Brewers return an offense that dominated NL pitching last year
BY DAVE SKRETTA Associated Press
Monday, March 04, 2013
3/04/13 at 5:49 AM
PHOENIX - There was a moment last season when the Milwaukee Brewers started to click.
Perhaps it happened once the Brewers realized that they didn't have to do anything special to make up for the loss of Prince Fielder. Or when they finally started to buy into the changes that manager Ron Roenicke and new hitting coach Johnny Narron had been trying to implement.
Whatever the case, the Brewers quietly put together one of the most productive and efficient offensive seasons in the majors, leading the NL in runs, homers and RBIs.
Not to mention slugging percentage and stolen bases.
"But the first half of the season last year, we were not good offensively," Roenicke is quick to point out.
Easy to forget that the Brewers hit .245 before the All-Star break, 13th among the 16 teams in the NL last season. They scored the fifth-most runs, but inconsistency up and down the lineup kept them producing at an even higher level.
But right around the Midsummer Classic, things started to change, and the Brewers hit .276 the rest of the way. They hit 101 homers over the second half, second only to the Nationals, and the 392 runs they scored trailed by just two the major league-leading Athletics.
"I know what can happen with offenses from year to year," Roenicke said. "Sometimes they click, sometimes they don't. We'll see this year. But to lead the league in runs scored when you look at some of the offenses, even in our division, that's pretty impressive."
Productive offenses come in all shapes and sizes, of course.
The Angels are built for power around home-run hitters such as Mike Trout, Albert Pujols and Josh Hamilton. The Cardinals played for the NL pennant by putting the ball in play - they tied for the league lead in hits. And the Giants won the World Series last year thanks in part to a lineup that hit .269, fifth-best in the majors, even though it was dead last in home runs.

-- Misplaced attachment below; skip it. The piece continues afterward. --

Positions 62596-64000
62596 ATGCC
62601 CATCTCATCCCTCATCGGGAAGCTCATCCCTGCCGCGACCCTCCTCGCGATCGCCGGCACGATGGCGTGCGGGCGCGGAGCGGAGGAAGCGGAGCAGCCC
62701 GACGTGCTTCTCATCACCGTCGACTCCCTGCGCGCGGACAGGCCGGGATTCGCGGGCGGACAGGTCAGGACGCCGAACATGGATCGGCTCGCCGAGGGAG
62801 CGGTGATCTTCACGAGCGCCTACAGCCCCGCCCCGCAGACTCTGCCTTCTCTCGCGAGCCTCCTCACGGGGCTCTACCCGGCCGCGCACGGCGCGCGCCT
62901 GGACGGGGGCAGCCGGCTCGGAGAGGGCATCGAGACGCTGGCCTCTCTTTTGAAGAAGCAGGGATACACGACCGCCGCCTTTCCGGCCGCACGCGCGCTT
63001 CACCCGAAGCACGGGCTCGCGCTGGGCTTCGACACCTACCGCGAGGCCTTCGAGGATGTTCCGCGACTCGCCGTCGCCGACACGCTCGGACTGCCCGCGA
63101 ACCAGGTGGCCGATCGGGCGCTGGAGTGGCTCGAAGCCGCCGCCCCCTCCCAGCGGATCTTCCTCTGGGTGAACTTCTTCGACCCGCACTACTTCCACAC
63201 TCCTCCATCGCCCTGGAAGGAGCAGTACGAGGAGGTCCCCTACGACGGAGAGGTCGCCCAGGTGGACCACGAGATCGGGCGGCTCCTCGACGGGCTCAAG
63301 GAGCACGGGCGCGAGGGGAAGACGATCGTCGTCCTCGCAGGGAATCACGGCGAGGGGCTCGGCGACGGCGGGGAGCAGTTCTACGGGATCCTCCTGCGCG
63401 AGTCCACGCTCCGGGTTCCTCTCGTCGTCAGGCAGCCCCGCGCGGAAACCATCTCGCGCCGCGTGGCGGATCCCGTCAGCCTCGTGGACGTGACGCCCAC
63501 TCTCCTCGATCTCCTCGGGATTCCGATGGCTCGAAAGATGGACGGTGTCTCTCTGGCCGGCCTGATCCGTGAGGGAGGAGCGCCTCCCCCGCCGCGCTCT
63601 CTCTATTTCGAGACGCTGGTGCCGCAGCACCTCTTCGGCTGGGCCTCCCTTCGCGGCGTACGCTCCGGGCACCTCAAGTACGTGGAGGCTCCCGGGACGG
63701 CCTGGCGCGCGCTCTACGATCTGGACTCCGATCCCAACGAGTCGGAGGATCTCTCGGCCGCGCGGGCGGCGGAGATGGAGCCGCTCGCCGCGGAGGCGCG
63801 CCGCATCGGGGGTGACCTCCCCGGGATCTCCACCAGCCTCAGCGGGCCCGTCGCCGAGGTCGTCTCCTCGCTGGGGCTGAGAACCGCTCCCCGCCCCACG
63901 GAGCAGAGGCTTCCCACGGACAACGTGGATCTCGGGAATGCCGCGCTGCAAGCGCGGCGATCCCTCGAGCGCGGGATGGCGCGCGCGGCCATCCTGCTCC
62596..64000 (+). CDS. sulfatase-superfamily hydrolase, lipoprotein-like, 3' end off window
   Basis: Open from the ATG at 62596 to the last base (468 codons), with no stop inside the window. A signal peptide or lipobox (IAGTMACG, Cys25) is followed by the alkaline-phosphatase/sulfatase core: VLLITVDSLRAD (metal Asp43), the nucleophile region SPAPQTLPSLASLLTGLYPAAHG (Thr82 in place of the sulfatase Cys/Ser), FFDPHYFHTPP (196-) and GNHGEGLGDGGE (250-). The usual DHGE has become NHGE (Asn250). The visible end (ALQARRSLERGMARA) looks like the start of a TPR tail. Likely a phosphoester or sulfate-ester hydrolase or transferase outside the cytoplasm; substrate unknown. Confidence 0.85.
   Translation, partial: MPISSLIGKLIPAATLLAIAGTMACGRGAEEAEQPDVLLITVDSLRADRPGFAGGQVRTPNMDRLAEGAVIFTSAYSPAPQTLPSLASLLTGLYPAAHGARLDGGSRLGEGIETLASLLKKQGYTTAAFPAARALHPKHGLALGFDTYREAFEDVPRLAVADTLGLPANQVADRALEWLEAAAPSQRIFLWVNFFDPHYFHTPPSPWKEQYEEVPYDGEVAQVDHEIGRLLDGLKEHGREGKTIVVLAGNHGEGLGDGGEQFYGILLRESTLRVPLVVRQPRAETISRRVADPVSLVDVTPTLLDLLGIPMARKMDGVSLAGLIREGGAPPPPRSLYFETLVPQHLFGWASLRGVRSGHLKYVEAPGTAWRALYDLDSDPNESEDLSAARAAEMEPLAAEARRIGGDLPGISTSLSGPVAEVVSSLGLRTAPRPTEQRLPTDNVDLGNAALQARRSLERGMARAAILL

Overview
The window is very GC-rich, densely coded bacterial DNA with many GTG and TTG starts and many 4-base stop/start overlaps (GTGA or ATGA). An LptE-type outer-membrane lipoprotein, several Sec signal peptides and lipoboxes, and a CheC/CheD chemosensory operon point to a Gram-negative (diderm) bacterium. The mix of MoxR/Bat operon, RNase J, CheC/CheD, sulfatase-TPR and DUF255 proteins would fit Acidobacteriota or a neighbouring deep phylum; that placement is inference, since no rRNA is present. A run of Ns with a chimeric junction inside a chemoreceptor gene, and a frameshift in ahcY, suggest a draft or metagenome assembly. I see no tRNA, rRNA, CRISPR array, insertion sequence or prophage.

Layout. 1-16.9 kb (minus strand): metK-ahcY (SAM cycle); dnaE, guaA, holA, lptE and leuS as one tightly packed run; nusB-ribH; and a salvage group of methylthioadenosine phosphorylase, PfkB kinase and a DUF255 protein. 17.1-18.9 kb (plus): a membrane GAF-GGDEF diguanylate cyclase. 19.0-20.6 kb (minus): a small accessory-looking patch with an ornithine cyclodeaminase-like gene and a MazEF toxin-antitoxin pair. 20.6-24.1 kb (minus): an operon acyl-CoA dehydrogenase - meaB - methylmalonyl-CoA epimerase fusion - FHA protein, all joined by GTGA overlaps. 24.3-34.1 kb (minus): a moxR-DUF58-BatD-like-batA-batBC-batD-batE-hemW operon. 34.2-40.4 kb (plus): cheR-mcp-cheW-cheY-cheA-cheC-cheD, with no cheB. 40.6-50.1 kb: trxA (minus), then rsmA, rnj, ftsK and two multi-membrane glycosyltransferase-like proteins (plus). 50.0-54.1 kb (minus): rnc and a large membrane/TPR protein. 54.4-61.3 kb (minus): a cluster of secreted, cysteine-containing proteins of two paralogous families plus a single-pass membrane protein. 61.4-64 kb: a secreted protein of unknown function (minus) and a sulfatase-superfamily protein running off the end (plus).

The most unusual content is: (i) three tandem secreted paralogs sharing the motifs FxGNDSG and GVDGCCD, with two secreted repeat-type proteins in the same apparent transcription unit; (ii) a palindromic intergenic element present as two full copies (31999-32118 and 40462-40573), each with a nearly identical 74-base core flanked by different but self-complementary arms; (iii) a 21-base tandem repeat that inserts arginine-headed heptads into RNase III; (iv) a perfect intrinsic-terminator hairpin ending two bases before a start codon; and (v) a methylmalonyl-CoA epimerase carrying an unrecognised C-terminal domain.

The Brewers, meanwhile, managed to outscore just about everybody with a lineup that turned out to be a near-perfect blend of speed, brawn and clutch hitting.
"The biggest thing for us is that we're solid in all facets of the game," second baseman Rickie Weeks said. "We hit for average, we hit for power and we steal bases."
Carlos Gomez, Ryan Braun and Norichika Aoki each swiped 30 or more bases. Braun, Aramis Ramirez and Jonathan Lucroy were everyday players who hit at least .300, and Aoki hit .288 in his first big league campaign.
Then there was the power: Braun, a five-time All-Star, hit a career-best 41 homers and drove in 112 runs, Corey Hart belted 30 homers, and Ramirez hit 27 homers while driving at more than 100 runs.
Original Print Headline: Brewers return offense that ripped NL pitching
Milwaukee Brewers' Rickie Weeks (right) is congratulated after hitting a home run during an exhibition game against the Los Angeles Angels on Saturday in Phoenix. MORRY GASH / AP